What does one do indoors on such a day when she is not outside heaving snow? Bread, molasses cookies and cauldrons of homemade soup are being considered, and Joni Mitchell is on the sound system. Parking myself in a comfortable corner with a beaker of something hot, a good book and a shawl or three seems like a plan. Whatever else is going on in my life, there is always a recipe cavorting in my noggin, a mug of tea, a shawl and a stack of reading material nearby.

Catching a glimpse of myself as I passed a mirror this morning, I couldn't help thinking I looked like one of the characters in Jean Giraudoux's play, The Madwoman of Chaillot. I have always loved his creation (and the film version which starred Katherine Hepburn), and I would have enjoyed knowing the Street Singer, The Ragpicker, The Sergeant, The Sewer Man and The Flower Girl, all the other outcasts, eccentrics and dreamers who were the madwoman's companions. I would have liked hanging out with her fellow madwomen too, and I probably would have fit into the group nicely.

All I need to blend in is a voluminous skirt, a moth-eaten cardigan, fingerless gloves and a tatty hat. Perhaps a trip to my local thrift shop is in order?

Thursday, February 15, 2024

Thursday Poem - Everything is waiting for You

Your great mistake is to act the drama
as if you were alone. As if life
were a progressive and cunning crime
with no witness to the tiny hidden
transgressions. To feel abandoned is to deny
the intimacy of your surroundings. Surely,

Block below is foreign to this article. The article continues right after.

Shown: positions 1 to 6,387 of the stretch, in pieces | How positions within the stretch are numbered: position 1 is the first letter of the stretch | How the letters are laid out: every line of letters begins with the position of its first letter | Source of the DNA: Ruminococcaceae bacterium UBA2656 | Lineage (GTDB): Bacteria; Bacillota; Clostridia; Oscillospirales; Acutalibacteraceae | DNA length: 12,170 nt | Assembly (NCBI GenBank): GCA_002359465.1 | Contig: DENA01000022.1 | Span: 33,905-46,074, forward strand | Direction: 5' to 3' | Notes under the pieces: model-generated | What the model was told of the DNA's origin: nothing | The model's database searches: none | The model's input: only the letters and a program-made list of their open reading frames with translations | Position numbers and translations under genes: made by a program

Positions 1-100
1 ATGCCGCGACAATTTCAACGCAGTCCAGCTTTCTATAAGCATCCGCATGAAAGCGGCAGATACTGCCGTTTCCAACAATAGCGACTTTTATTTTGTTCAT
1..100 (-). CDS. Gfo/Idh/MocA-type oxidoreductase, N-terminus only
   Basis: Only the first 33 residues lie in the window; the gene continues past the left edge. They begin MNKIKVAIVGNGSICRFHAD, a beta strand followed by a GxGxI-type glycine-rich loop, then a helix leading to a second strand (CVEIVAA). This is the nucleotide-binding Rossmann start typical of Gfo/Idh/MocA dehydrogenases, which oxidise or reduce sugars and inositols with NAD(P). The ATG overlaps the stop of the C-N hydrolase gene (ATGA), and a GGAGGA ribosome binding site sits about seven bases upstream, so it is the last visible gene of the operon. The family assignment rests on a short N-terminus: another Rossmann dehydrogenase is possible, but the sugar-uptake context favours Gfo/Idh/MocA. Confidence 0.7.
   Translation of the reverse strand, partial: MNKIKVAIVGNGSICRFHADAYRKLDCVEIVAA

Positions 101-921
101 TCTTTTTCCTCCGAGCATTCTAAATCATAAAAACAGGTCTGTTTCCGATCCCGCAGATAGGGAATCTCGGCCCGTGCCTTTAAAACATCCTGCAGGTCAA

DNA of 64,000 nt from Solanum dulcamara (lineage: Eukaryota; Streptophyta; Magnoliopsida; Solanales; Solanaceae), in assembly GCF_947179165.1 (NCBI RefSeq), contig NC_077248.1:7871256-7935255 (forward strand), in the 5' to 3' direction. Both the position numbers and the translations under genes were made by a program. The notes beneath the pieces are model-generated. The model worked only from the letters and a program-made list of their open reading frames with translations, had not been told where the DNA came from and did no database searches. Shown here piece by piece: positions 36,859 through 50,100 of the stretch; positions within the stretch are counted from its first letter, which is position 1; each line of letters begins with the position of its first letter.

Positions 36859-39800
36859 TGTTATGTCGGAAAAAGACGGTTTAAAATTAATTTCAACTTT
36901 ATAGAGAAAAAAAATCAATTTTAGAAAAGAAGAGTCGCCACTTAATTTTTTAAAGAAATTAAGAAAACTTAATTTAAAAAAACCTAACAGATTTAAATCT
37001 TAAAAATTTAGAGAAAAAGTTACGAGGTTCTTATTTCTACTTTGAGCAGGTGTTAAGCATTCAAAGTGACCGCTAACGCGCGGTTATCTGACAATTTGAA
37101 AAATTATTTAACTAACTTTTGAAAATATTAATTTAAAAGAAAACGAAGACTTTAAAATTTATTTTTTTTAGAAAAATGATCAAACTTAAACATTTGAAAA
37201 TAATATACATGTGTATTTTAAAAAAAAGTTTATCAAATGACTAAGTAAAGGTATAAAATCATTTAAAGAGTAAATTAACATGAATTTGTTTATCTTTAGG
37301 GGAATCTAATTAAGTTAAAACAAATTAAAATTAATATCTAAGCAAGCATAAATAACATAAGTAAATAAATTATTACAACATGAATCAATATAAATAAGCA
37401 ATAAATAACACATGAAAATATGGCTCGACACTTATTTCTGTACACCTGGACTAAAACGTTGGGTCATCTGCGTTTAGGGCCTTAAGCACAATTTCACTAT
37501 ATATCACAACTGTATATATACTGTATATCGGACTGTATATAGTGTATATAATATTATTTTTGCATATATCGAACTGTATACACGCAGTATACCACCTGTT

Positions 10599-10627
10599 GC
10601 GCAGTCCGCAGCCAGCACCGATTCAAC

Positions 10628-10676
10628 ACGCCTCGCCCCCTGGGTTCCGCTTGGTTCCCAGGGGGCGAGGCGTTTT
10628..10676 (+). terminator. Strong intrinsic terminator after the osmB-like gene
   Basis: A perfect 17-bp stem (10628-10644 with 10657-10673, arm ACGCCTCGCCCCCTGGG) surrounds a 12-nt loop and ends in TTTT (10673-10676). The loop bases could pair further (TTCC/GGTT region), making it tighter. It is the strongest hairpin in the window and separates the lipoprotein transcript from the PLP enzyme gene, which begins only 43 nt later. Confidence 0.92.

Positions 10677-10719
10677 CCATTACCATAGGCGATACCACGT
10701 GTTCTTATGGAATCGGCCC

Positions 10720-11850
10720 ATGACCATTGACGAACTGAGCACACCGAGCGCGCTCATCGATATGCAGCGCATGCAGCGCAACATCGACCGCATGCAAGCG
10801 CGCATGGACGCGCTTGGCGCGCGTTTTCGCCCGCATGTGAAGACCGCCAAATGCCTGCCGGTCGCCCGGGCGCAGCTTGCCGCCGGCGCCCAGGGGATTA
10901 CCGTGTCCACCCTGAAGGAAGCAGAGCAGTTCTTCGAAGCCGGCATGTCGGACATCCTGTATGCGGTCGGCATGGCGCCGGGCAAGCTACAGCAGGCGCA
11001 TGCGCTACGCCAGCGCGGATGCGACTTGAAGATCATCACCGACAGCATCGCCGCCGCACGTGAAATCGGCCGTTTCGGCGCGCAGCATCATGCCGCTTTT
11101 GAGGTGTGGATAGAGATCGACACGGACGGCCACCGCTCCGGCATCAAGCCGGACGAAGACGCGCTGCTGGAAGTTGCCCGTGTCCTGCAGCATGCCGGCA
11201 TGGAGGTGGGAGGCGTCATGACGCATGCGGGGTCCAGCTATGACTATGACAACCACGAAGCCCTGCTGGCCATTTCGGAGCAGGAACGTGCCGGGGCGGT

even you, at times, have felt the grand array;
the swelling presence, and the chorus, crowding
out your solo voice. You must note
the way the soap dish enables you,
or the window latch grants you freedom.
Alertness is the hidden discipline of familiarity.
The stairs are your mentor of things
to come, the doors have always been there
to frighten you and invite you,
and the tiny speaker in the phone
is your dream-ladder to divinity.

Put down the weight of your aloneness and ease into
the conversation. The kettle is singing
even as it pours you a drink, the cooking pots
have left their arrogant aloofness and
seen the good in you at last. All the birds
and creatures of the world are unutterably
themselves. Everything is waiting for you.

David Whyte, from
River Flow: New and Collected Poems

Wednesday, February 14, 2024

Tuesday, February 13, 2024

For Valentine's Day

My soulmate and I usually didn't do anything lavish or opulent for Valentine's Day, and that was just fine with us.